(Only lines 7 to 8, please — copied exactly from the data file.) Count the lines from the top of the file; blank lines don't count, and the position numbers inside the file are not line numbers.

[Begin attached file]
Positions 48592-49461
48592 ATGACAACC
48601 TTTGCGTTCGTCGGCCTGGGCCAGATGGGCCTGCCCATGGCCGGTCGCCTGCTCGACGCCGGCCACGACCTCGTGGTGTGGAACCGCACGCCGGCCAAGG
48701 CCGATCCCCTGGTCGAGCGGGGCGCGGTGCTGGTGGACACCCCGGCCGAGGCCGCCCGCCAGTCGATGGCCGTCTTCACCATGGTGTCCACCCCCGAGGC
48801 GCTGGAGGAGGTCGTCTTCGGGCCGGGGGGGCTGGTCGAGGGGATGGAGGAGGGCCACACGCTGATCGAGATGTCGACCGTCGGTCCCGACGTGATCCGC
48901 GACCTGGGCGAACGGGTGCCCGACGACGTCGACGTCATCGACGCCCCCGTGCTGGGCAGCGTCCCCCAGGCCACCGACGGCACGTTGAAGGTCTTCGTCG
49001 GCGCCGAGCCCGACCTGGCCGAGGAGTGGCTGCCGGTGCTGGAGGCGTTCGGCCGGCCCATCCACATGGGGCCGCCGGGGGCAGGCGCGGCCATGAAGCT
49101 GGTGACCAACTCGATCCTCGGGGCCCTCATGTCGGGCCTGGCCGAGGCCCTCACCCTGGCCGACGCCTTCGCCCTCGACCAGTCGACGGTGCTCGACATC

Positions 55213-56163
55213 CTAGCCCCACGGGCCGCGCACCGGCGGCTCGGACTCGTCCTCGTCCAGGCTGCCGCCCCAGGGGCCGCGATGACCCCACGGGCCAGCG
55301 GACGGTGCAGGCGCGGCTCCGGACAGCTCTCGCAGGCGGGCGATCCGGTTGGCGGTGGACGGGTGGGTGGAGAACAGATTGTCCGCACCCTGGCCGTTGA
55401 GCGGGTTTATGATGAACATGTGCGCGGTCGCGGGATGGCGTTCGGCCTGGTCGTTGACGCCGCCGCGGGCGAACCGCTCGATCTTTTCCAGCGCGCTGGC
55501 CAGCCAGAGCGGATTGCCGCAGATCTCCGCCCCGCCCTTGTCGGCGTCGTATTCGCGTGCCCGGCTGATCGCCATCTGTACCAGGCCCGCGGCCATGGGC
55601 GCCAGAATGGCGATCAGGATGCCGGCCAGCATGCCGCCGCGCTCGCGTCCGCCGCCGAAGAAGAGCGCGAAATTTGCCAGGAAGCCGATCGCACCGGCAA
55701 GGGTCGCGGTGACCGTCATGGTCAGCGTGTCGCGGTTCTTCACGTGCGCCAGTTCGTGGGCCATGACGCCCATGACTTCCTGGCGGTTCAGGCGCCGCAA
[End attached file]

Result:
49001 GCGCCGAGCCCGACCTGGCCGAGGAGTGGCTGCCGGTGCTGGAGGCGTTCGGCCGGCCCATCCACATGGGGCCGCCGGGGGCAGGCGCGGCCATGAAGCT
49101 GGTGACCAACTCGATCCTCGGGGCCCTCATGTCGGGCCTGGCCGAGGCCCTCACCCTGGCCGACGCCTTCGCCCTCGACCAGTCGACGGTGCTCGACATC